Fiesta in November, by Eduardo Mallea

I’d read a couple of stories/novellas before (Chaves, The Lost Cause of Jacob Uber) by Eduardo Mallea, though I can’t exactly remember where I heard of him – certainly not in the English media anyway (Wikipedia has a typically laconic write-up). He was an Argentinian writer of the 30s-60s – Fiesta in November was written in 1938.

From what I’ve read, Mallea seems to specialise in hatred. Both Chaves and Lost Cause, as far as I remember, were about men who aroused an unreasoned aversion in their fellows. Fiesta in November, however, largely seems to concern characters who hate themselves, or segments of society possessed by an unbridgeable hatred.

It takes place at a high-society party being given by a woman called Mrs Rague, drifting from point of view to point of view in an occasionally stream-of-consciousness type way – now turning to her husband, now to her daughter Marta, now to a out-of-place guest, a painter called Lintas. One might easily perhaps recall Mrs Dalloway in this, yet having not read it for a long time, I couldn’t rightly say if this was merely a superficial resemblance or if it is entirely derived from that book. Mrs Rague, as it happens, is an Englishwoman who has married an Argentine, and she hates – along with all her class – poor people (which, as we know, is the very characteristic of Virginia Woolf). Her daughter, however, upon whom the narrative eventually settles, hates her own class – and yet is unable to reach out to a class beyond her, here represented by Lintas, who himself has a lot of issues about class to get off his chest, leading to a rather disappointing second half where characters speak far too theoretically, as if they have no interest in communicating, but are only intent on representing the author’s own ideas in a stilted manner. The business of class is remarkably heavy-handed: they are essentially portrayed as two different races, split from birth and incapable of intermingling (though I suppose this is what a class system really is, as opposed to our own which we are supposed to be obsessed about); the upper class have complete contempt for the lower, seeing them more or less as inhuman; but perhaps this is a reasonable representation of Argentina at this time. The first half I found much better.

I also read Ernesto Sabato’s disappointing The Tunnel; and Autumn Sonata by Ramón del Valle-Inclán, which was much on the same lines as Spring and Summer.

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4 thoughts on “Fiesta in November, by Eduardo Mallea

  1. Another author of whom I’ve never heard (these language and/or country specific “challenges” are so great for that).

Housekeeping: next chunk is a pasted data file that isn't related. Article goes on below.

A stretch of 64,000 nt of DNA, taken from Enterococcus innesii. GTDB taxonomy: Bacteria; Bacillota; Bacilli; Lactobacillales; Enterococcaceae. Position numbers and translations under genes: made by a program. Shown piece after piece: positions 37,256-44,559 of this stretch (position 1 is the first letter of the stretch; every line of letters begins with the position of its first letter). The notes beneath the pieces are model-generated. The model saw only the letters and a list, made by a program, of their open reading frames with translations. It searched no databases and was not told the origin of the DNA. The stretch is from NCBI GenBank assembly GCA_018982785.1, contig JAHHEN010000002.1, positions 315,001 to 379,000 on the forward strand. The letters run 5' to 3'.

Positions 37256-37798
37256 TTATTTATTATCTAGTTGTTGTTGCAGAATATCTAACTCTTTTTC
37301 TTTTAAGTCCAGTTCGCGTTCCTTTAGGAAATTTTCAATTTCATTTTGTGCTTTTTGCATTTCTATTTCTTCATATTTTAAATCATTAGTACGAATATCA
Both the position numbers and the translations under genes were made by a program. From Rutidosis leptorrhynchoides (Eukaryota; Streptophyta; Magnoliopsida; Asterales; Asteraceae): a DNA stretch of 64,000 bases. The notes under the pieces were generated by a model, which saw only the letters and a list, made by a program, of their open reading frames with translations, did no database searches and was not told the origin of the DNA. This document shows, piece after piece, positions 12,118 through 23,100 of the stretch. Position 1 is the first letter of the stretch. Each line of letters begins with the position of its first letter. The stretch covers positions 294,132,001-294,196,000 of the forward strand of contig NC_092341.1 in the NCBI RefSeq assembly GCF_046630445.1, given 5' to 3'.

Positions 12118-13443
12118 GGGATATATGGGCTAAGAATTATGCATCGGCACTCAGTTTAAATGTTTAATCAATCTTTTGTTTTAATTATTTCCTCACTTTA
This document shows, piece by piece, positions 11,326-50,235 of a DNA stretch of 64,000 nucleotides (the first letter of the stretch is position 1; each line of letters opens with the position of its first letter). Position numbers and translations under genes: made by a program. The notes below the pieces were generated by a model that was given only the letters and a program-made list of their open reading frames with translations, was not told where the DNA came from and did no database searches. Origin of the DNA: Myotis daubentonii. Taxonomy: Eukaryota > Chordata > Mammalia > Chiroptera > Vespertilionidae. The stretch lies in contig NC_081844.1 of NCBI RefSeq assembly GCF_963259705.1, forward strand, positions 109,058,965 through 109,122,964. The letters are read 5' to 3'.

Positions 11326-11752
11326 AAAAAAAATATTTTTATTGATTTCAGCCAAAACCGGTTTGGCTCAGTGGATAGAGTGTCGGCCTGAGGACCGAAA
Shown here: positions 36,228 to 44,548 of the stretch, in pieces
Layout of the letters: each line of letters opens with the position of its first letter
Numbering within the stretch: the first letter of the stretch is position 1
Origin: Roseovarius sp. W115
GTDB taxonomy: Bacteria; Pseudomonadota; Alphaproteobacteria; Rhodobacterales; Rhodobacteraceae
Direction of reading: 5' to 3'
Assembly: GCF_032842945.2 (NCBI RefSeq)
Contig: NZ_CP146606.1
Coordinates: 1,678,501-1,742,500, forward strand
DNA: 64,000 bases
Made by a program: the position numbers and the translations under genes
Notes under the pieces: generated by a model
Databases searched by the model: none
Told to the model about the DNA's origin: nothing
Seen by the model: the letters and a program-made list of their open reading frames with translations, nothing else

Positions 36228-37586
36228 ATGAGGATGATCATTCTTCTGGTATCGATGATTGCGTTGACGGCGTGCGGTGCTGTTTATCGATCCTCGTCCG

I too was disappointed by The Tunnel, but it’s also a book about which I felt a lot had been lost in translation – not by the quality of the translation, but by my lack of knowledge about its reception in Argentina. What appeared to me to be rather shocking misogyny is, I gather, an intentional exploration of the misogyny of the main character. But ugh – how unpleasant!

  2. I haven’t made up my mind about Mallea yet. I’d preferred the shorter things of his I’d read, and this is good in parts; but in other parts it is less good.

    I think my problem with The Tunnel, and I fear I’ve already forgotten too much about it, is that I just didn’t buy it. – No really, I can’t say any more: I only read it last week, but now I’ve absolutely no idea what it is about or what happened in it.

    A much better novel about misogyny, with a misogynistic narrator, which I’ve read recently is Henri de Montherlant’s The Girls. I’ll try to write a review at some point.

  3. I don’t know much about Mallea at all, but in flipping through a book about Bioy Casares today at lunch I saw that ABC called Mallea “another overrated writer” like Roberto Arlt (whom I enjoy a great deal–so Bioy’s target practice says less than your post here). I don’t care for class system-obsessed novels from any country–well, other than Proust maybe–so I’m not sure Mallea will be moving up in the queue anytime soon (nor am I eager to read any other Sabato novels anytime soon after the disappointing second half of his most famous novel).

  4. Probably he is overrated, or was and has now sunk to the appropriate rating, but I have quite enjoyed his characters who bring out an aversion in others.

    Reading three much, much better Spanish-language books at the moment, and have also finished Torrente Ballester’s most enjoyable The King Amaz’d, which I don’t think I’m going to review because I can’t think of all that much to say about it other than that I enjoyed it; it’s historical fiction; satirical; and it’s claim to be the only Torrente translation in English “as far as is known”, a claim made in 1996, is untrue – I have another translation of his works, published in 1986. (But all the same, he’s another writer I might have to turn to French to read).

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